There are cringe-worthy moments as well as scenes of mesmerizing beauty in Disney’s live-action Pinocchio. But I’ll go against the critical grain and argue, for several small reasons, and for one big one, that it was necessary to make it.
The protagonist of this engrossing, and troubling, story must draw on all her accumulated knowledge in order to cope with degradations to her habitat caused by what we, the viewers, know as global warming/climate change.
In Colombia and Encanto, willful ignorance is the price paid for reassurance.
Who else, but The Beatles, could command this much attention, of this many people, for that long of a time, and still be interesting, even joyous?
In addition to generalizations about Asian cultures — the voice actors come from a variety of Asian, but not all Southeast Asian, backgrounds — there are other issues a grown-up viewer might object to.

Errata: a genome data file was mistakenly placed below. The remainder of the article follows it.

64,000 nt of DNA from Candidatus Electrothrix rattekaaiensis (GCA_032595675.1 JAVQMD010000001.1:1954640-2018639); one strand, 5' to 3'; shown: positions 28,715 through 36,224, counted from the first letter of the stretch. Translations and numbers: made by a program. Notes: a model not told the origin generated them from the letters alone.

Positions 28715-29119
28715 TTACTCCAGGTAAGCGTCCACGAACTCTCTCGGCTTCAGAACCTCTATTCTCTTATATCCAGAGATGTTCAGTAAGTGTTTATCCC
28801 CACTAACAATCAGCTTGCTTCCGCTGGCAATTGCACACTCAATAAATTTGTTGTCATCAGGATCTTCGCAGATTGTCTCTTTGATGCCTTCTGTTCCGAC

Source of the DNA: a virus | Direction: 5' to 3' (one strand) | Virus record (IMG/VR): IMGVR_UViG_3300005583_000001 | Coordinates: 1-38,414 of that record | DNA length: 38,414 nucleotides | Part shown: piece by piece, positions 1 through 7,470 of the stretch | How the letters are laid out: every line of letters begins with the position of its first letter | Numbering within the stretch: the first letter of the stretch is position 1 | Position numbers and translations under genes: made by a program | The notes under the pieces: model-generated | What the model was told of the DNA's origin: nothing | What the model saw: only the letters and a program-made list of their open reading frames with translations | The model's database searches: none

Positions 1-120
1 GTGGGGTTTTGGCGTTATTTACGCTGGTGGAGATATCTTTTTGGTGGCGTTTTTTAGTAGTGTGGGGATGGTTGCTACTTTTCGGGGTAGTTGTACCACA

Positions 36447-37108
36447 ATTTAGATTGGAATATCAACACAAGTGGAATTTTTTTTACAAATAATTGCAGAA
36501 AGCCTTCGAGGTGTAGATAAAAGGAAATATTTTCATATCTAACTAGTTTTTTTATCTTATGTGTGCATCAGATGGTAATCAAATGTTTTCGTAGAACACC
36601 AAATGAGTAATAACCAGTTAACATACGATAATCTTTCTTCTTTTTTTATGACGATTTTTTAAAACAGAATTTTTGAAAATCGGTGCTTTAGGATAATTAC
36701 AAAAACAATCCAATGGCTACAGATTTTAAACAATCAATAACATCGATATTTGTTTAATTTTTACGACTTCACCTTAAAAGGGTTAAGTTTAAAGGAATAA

Cruella is by far the best of the Disney reboots.
The great lyricist behind the Disney renaissance receives a moving tribute.
Those familiar with –and, like me, in love with — the 1967 animated Disney film, may fear (as I did) that the new version would substitute CGI for story.
The Finest Hours gives the audience two hours of fast moving, visually pleasing, easily digestible entertainment.
Given its its male-weepy genre, the “inspirational sports movie based on a true story,” Million Dollar Arm is surprisingly enjoyable.